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To be home across the Great Divide : PurnaChandra Sharma

By: Purnachandra Sharma

The day is drawing to an end. Two little girls, hand in hand, are prancing and frolicking. Their pigtails dancing in the air. And cheerful giggles ringing around. Oblivious to worldly woes. Obliviously to what this day has in store for them.


Two little tender souls, down the lane from school, are walking home. It’s the same lane. It’s the same time of the day. More or less, the world seems the same. Knowing what we know now, how one wishes that it was neither more nor less. Had it been so, they’d be home now. Alas, today, their way home will be cut short.


Would one be so heinous as to put an end to their untarnished happy lives? They do not ask for worldly riches or worldly fame and certainly not our worldly strives. It’s the little joys that make them happy. On a rainy day, you can see them jumping into puddles. But you and I wouldn’t. Not with intent and glee. Our “worldly wisdom” has long hardened us from such silliness. But then you can ask: Has it made us any happier than these two little girls? Would we trade our “worldly wisdom” for their happiness? Perhaps, yes. But no, not on this day. Not when tragedy awaits.

    Without warning, with a fiendish clash, life yields to death. The way home and their tender lives are cut short. Was this predestined? Was this because they chose to go to school today? Here arises the age-old inconclusive argument of Free Will and Predestination. That they aren’t coming home today can hardly be on account of their own Free Will. That’d be absurd. After all, amongst other things, they wouldn’t want to keep their mothers waiting forever, would they? Was it predestined then? Be that as it may, this day, for all practical purposes, it can be said it’s Free Will. For unbeknownst to them, by Free Will, a total stranger had decided to settle disagreements with his foes by violent means. These two innocent souls didn’t have anything to do, by any stretch of imagination, with such a quarrel so heartless as to take lives. Intended or inadvertent – it does not matter. The cruel fact of the matter is that what the perpetrator chose has put an end to their blossoming lives. If only, by Free Will, he and his accomplices had decided otherwise!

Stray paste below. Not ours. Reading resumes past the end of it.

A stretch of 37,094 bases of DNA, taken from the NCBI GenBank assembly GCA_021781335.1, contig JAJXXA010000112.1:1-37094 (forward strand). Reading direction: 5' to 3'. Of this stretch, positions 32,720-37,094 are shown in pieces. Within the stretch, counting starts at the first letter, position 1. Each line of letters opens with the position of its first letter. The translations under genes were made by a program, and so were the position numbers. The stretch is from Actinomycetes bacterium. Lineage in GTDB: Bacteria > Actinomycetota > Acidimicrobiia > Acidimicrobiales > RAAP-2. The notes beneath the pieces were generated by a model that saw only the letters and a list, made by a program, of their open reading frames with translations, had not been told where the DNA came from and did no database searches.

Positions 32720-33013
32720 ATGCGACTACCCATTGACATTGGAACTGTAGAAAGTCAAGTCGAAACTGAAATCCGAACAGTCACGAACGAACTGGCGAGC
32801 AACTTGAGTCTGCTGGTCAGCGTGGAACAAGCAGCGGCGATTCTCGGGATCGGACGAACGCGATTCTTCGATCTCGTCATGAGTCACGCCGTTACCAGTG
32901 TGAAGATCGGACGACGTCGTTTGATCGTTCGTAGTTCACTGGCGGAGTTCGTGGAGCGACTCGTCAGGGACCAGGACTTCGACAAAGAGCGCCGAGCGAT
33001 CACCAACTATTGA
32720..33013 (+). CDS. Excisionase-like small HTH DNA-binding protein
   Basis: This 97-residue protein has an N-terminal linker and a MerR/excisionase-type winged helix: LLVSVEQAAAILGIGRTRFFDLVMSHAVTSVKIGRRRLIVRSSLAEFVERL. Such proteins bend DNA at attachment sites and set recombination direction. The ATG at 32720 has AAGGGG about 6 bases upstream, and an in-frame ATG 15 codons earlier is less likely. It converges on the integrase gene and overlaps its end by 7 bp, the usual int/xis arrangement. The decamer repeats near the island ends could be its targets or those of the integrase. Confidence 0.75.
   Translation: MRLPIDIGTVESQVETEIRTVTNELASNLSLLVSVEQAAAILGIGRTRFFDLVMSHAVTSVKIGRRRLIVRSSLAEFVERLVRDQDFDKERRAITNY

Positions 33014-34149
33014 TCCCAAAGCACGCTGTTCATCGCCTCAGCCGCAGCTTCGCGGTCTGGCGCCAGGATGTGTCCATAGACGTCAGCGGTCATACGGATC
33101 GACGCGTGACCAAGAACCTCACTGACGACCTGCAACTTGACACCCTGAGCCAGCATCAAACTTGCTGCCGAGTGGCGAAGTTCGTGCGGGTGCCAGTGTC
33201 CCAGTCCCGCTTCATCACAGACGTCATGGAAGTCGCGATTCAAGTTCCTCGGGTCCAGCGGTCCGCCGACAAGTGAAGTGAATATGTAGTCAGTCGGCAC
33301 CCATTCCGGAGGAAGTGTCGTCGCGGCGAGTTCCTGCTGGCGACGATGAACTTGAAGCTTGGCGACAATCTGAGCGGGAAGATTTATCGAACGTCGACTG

Having done what shouldn’t be done, it is only natural to ask: How can they be at peace with themselves? How can they sleep at night? I say the question is irrelevant. Irrelevant since it makes an implicit presumption that they have the humane need for sleep and peace of mind like the two little girls whose lives have been robbed. That does not apply to the perpetrators, for they have long parted with humane feelings amply proven by the very fact that they do not have the slightest regard for life leave aside lives that have done them no wrong whatsoever. Not even for two tender souls that can’t ever say an unkind word to them. But they won’t know that now.


Nonetheless, I wonder what would be answer of these two innocent souls if they were asked that this day they will not reach home – not ever because of what a stranger has undertaken. The argument that it wasn’t done deliberately is of no consequence. It is the consequences, foreseen or not, of his deliberated decision for violence, that matters. Where are the two girls to answer? Where are they to fend for themselves?

    Brooding what could have been will not help now. Two mothers will not find peace again. Far from it, this accursed day brings endless grief. Their little angels are not coming home. But who’s to tell them. It is said “A mother loves her child more than the father does, because she knows it’s her own, while the father only thinks it’s his.” It is Fate’s cruel irony. Today the love that brought them so much happiness will condemn them to bear the unbearable more than anyone.


Two little girls – they should be coming home. But not today. Not tomorrow. Nevermore this side of the Great Divide. And yet two mothers will wait. And wait they must till they sigh their last breaths. Perhaps then they will be at home together again …. across the Great Divide.

In memory of Thokchom Neha, Philaso Awungshi and other victims of the Sangakpham bomb blast on Aug 1 2011 – Rest in Peace and May the Lord keep you

 The above article was sent to Kanglaonline.com by Ringo Pebam {ringo.p[at]gmail.com} on behalf of  Purnachandra Sharma { digitalium99[at]yahoo.com}.



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